With a title like that, if Takki ja liivit pois! were a British film, I would be expecting to at least see some boobs. But even the jovial exclamation mark is little solace when the fateful words “based on a play by Agapetus” appear on screen. Still, even a comedy without any laughs is liable to be a welcome break from all the worthy films celebrating the Finnish revolution and cocking a snook at the Russians in 1939. And director Jorma Nortimo gets off to a rip-roaring start with an opening shot that shows Ilona’s car driving through the streets of Helsinki, its badge reading “SF” as in the studio Suomen Filmiteollisuus, and its number-plate reading “A-22”, the designation for this movie in the studio catalogue. Such playful juxtapositions continue with the introduction of Aarne, who is shown locking lips with some floozy, only for the camera to pull back to reveal he is onstage, rehearsing a role.

Korhonen reprises his role from the stage version, and is remarkably naturalistic – director Nortimo even leaves in some sequences in which the surgeon and his daughter talk across each other, preserving a certain naturalness of tone. Other elements are conspicuously theatrical, such as Jacob Furman, a 12-year-old tap dancing prodigy, appearing in a brief cameo as a soft-shoe-shuffling telegram boy. He at least is supposed to be performatively noticeable; many other members of the supporting cast are just pretty terrible – a particular thumbs-down for Inna Ahti as Siiri the nurse, who seems permanently annoyed about something, quite possibly that she is only playing Siiri the nurse. Ahti was one of the girls inducted into the recently established Suomen Filmiteollisuus acting school, where she apparently seems to have learned very little. And one presumes that she is particularly sulky that her fellow student, Sirkka Sipilä has somehow snagged the lead role in this frippery.

The production retains the unnervingly extreme close-ups of actors addressing the camera which seems to be a staple of Suomen Filmiteollisuus adaptations from the stage. However, rather than the locked-off camera filming a stage production as if sitting in the audience in a theatre, Nortimo’s camera here leaps vivaciously between two-shots, close-ups and mains.

Whatever. It’s another unfunny Agapetus comedy, filmed somewhat creatively on limited sets, with only seven exterior scenes in the entire film, a reasonable way of cranking out something for the cinema-goers who don’t want to sit through the season’s anti-Russian agit-prop. And perhaps Suomen Filimiteollisuus was on to something, since this film performed above average at the box office, despite having been shunted off the production line like a proverbial sausage, while its fellow films that year ran way over budget.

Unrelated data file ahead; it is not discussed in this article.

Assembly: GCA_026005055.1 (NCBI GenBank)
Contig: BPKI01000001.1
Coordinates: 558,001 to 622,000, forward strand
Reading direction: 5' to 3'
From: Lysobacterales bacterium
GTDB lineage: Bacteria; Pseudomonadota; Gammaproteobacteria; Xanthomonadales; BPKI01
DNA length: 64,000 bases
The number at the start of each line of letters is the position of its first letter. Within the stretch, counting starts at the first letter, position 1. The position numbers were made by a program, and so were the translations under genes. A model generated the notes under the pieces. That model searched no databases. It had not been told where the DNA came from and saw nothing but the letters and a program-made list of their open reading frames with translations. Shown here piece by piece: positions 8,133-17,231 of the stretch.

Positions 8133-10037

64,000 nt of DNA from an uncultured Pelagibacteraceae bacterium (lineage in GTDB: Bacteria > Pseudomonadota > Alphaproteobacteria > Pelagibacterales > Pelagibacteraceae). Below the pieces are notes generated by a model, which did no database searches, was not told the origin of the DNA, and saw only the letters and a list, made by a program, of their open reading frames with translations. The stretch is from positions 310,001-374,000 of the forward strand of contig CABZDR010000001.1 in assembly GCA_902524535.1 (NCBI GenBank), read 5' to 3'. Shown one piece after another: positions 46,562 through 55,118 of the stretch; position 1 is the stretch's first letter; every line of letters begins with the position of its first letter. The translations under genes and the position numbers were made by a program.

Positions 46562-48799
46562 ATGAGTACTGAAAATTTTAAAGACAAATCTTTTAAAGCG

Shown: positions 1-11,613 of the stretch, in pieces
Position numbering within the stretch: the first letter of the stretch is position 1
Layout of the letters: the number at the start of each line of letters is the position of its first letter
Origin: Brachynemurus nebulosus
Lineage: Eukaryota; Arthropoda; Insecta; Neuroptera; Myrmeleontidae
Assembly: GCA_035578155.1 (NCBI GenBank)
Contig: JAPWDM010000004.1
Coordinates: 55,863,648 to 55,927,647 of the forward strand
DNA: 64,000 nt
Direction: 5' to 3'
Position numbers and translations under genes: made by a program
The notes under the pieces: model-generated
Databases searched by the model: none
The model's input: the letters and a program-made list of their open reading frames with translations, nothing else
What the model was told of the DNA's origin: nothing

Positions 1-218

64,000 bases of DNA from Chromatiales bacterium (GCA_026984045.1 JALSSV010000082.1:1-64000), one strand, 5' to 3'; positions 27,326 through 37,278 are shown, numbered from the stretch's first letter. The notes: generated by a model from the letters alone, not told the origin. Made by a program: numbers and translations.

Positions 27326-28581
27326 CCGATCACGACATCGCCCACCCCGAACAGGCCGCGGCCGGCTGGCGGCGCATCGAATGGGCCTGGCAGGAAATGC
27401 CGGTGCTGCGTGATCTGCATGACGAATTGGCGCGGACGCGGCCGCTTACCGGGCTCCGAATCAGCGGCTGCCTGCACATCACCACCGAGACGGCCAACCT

The doctor falls for Irma the actress in a passionate scene backstage at the theatre, where the rest of the cast are performing some bizarre orientalist confection which involves Ilona giving herself Nosferatu eyebrows and cat-flick eye make-up which apparently “make her look Chinese.”

“Not in any way a sparkle of joy,” commented the reviewer in Uusi Suomi. “Perhaps my enthusiasm would have been greater if the film had been a bit livelier.”

Jonathan Clements is the author of An Armchair Traveller’s History of Finland

The February Manifesto (1939)

In 1807, Napoleon Bonaparte (Ossi Elstelä), offers Finland to Tsar Alexander I (Leo Lähtenmäki) Finland as part of a treaty negotiations. The Swedish crown is chipped off Finnish buildings, and the people of what was the eastern Swedish marchlands are now suddenly Russian subjects. Oh dear, you might think, except Alexander II (played by the statue of him that still stands in the centre of Helsinki), is the “Good Tsar”, who offers his new Finnish subjects freedom to keep their language, their currency and their right of self-rule.

It is Alexander II’s dastardly, feckless grandson Nicholas II (Arvo Kuusla) who proclaims the February Manifesto of 1899, announcing that it’s time for the Finns to shut up, learn Russian and kneel before Zod. Don’t make the Finns angry; you won’t like them when they’re angry.

Helmikuun manifesti is the first film I’ve seen which boasts a “military uniform expert”, Bure Litonius, on the credits, but his influence is palpable from the earliest scenes, when the camera lingers momentarily on a perfectly recreated Chevalier Guard in the Tsar’s council chamber. The Finnish historian is apt to wonder what the chances were that one Lieutenant Mannerheim was indeed standing guard on the day that Nicholas II decided to shaft his most loyal subjects, undoing all his grandfather’s good deeds and creating an upswell of anti-Russian sentiment.

Cue a lot of scenes of Finns sitting around reading the words of the February Manifesto and getting annoyed about it. As the evil Governor Bobrikoff (Aku Korhonen) imposes increasingly draconian restrictions on journalism and the media, the men of Finland refuse en masse to answer the Tsar’s conscription call for the Russian army, chanting: “GOD IS OUR FORTRESS!”

The film gradually zeroes in on the middle-class Jaakko Kotka (Tauno Palo) and the working man No-first-name Sihvola (Eino Kaipainen), two very different patriots, united in their desire for Finnish independence, and cunningly integrating them into moments of crucial Finnish history. So it is that when they are practising their marksmanship at a shooting range, they run into a man with a pistol who is way, way better than them. Aino Sihvola (Regina Linnanheimo) is more interested in the young man’s dog, while the menfolk struggle to remember his name. Oh yes, it was Eugen Schauman… played here by Runar Schauman, a distant cousin of the man who would assassinate Bobrikoff in 1904. This is just one of many sensationally realist touches in this film. It’s not just that Schauman plays his own relative, or that Korhonen is a dead ringer for Bobrikoff, it’s that the killing is filmed in the actual spot in the old Finnish senate building where it happened.